Murex

Various shades of purple and turquoise come from a family of molluscs called Murex. The pigment (note, not dye) is secreted by the little sea snail when physically attacked so, in a way, this prized colour shares the same kind of sad love story as the oyster and pearl. However, the sea snail gets to live after their ordeal because killing them is believed to bring bad luck.

Daniela sent me the turquoise pigment from the murex family. One packet contains a purple-blue and the other a turquoise that comes from the sea snail “murex trunculus”.

The “murex brandaris” is the most desired molluscs becuase they produce what is known as ‘royal purple’. This colour has been described by many as not being purple at all but rather as ox blood or by those who are more kind, deep fushia or dark mauve. I think this little unknown bottle of mine contains it but I am not sure.

Purple

It is interesting that my favourite colour, Indigo, and the Murex pigments are very similar: they both react to the intensity, or lack of, sunlight. They also both rely on the reaction of oxygen to produce their colour and both need a mordant or oxygen to be removed from the dyeing vat so that the colour will fix to the fabric and not run. The purple-blue that Daniela sent me is from another sea snail and when produced in the shade produces a purple-blue colour and when produced in the sunlight a sky-blue indigo colour (as you can see by Pye’s nose who smelt the dye and then lay in the sun).

My favourite secret about purple is not about it’s colour but rather smell. They say that Cleopatra wore purple, her palace was draped with it and when she sailed or went anywhere, that too was purple. I find myself day dreaming of clear green waters and perfect blue skies with a soft wind blowing this powerful Queen gently along in a purple haze. It is a lovely image.

What killed it for me was that along with the colour, the sea snail secretes a garlic ‘flavour’ with the pigment that for years could not be separated from the colour. Still today on Cleopatra’s cloth you can smell the garlic undertones even though they have lost all their colour.  Where ever Cleopatra went a garlic scent lingered. Not everything royal is wonderful I would say.

5 thoughts on “Murex

  1. Florcita says:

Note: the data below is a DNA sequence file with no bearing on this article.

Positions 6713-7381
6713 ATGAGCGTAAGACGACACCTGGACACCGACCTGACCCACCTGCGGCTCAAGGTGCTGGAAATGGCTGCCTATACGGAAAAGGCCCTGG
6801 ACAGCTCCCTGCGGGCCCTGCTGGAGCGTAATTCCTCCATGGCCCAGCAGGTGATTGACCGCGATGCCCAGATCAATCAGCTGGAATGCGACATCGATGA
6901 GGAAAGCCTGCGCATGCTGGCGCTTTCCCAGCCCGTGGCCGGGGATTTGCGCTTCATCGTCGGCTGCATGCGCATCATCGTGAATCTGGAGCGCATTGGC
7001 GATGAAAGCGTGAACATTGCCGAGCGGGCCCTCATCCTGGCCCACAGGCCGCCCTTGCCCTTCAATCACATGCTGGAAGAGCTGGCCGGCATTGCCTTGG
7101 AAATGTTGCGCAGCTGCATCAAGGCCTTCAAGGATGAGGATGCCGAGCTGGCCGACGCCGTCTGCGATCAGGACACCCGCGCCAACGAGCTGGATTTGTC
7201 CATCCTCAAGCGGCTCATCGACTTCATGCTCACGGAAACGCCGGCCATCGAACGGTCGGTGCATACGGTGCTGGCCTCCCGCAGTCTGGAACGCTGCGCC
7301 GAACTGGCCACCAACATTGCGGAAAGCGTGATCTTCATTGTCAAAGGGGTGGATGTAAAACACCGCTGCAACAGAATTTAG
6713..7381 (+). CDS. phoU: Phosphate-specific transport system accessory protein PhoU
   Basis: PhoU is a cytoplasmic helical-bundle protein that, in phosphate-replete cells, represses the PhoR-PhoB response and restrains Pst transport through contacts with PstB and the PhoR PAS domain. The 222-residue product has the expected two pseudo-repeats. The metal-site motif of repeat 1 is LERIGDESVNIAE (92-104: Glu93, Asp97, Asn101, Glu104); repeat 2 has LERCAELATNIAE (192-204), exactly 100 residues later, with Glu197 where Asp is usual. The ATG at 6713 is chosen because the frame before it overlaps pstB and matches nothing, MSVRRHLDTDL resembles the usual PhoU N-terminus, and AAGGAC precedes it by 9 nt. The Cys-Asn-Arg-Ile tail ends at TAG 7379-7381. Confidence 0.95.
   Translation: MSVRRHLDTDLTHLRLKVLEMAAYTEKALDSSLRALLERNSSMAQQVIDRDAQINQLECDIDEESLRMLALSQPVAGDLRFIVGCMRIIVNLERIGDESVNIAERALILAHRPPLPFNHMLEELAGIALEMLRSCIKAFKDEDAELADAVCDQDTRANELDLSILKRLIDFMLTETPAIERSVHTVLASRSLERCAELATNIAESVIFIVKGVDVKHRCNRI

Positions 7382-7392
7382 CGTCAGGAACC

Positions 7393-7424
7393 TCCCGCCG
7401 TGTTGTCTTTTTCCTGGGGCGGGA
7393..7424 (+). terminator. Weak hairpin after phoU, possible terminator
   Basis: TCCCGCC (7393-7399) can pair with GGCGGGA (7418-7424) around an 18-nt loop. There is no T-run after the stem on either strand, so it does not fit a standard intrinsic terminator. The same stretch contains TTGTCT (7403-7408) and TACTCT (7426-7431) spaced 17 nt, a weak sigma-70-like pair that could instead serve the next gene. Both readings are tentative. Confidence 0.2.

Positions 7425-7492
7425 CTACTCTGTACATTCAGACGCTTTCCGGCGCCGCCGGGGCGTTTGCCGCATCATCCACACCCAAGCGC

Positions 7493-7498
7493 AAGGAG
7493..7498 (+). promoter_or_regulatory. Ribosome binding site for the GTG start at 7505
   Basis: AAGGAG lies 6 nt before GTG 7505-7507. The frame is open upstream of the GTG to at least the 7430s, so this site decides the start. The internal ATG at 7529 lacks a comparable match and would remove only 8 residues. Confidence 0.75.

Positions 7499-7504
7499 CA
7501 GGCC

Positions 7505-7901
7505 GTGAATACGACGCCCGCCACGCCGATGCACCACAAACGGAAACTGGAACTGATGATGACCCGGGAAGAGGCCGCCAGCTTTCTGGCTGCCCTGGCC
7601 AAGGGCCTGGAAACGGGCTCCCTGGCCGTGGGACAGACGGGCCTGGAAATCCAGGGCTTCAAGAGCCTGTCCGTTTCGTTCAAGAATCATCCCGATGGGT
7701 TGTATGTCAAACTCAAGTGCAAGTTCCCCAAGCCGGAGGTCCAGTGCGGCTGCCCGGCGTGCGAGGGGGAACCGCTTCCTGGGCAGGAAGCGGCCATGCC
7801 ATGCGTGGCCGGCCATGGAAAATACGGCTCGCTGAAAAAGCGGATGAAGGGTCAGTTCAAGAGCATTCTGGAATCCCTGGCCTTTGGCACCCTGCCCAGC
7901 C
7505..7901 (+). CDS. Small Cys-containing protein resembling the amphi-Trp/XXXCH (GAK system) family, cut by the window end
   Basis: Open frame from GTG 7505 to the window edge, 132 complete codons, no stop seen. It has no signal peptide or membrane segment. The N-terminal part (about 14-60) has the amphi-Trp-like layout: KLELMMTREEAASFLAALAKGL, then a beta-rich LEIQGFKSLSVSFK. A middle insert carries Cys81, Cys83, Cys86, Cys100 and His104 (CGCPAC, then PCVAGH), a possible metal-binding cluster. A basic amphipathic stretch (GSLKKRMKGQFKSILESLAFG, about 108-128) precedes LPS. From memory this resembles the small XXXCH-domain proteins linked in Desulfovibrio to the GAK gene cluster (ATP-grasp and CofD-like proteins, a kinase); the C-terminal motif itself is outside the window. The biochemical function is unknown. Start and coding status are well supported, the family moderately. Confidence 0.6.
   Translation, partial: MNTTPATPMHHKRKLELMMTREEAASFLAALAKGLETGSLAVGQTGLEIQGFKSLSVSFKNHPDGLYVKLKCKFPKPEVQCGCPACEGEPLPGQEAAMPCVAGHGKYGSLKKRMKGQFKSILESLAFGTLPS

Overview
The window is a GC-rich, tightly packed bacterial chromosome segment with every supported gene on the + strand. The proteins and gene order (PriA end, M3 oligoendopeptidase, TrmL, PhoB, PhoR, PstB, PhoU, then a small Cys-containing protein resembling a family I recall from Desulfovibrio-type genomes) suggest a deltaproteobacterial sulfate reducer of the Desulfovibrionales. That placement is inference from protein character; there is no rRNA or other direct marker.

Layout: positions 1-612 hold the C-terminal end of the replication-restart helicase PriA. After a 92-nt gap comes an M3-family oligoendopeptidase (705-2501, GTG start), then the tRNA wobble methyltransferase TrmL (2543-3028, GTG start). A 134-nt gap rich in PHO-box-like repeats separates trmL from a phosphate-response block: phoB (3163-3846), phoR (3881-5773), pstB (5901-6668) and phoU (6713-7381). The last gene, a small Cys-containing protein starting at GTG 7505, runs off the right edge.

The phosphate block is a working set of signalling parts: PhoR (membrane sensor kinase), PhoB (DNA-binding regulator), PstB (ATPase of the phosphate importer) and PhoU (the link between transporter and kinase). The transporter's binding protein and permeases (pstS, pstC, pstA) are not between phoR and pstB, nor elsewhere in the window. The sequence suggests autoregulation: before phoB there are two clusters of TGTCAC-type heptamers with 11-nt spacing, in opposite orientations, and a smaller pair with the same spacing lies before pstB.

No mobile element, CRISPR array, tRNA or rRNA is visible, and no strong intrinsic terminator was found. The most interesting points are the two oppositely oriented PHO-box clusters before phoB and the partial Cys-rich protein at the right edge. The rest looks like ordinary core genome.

What a cool post! Hey, I don’ t mind garlic smell… not in breath but in the air…fine.
    What is the difference between dye and pigment? how do you treat them? hmmmm

  2. Severeene says:

    Hi!

    It seems as if I bought the same pigments in Essaouira (Morocco) in 2007. One produces a turquoise color, the other a purple one. The man at the shop told me the first one came from male the other from female molluscs. I was very sceptical about his information that it was real purpura, since I knew this pigment is sold for 2856€ per gram in Germany and at his shop 5gram only cost 2€.
    Then I tried to dye a piece of silk and used a procedure to remove the oxygene from the vat. To my surprise the vat turned from purple to nearly transparent and as I removed the silk, the effect was nearly the same as if you dye with indigo: it first turned into a dull yellow, than to soft green and finally to a very intense, deep purple. As I put the dyed cloth into a solution of vinegar it even turned into a very deep blueish purple.
    So the pigments I bought in Morocco actually seems to be real purple from murex molluscs.

    I wonder if you’ve made the same experience. I also wonder if you could get me some of the pigments, because I’m running short of them and I love this color(s) so extremely!

    Please contact me!

  3. Lauren Bowker says:

    Hi!
    i found this post extremely interesting! i am desperately trying to get hold of the tyrian purple pigments! and have only found them at extreme costs! (im considering paying for a trip to Mstead!) hehe i was wondering if you know around how much i would need in grams to do a small sample? as i can afford to buy a small amount from the website in germany but was unsure if it’l even be worth it!
    any help or advice would be much appreciated!

    i look forward to hearing from anyone who can help!

    thanks again

    Lauren

    Lauren.pdcl2@googlemail.com

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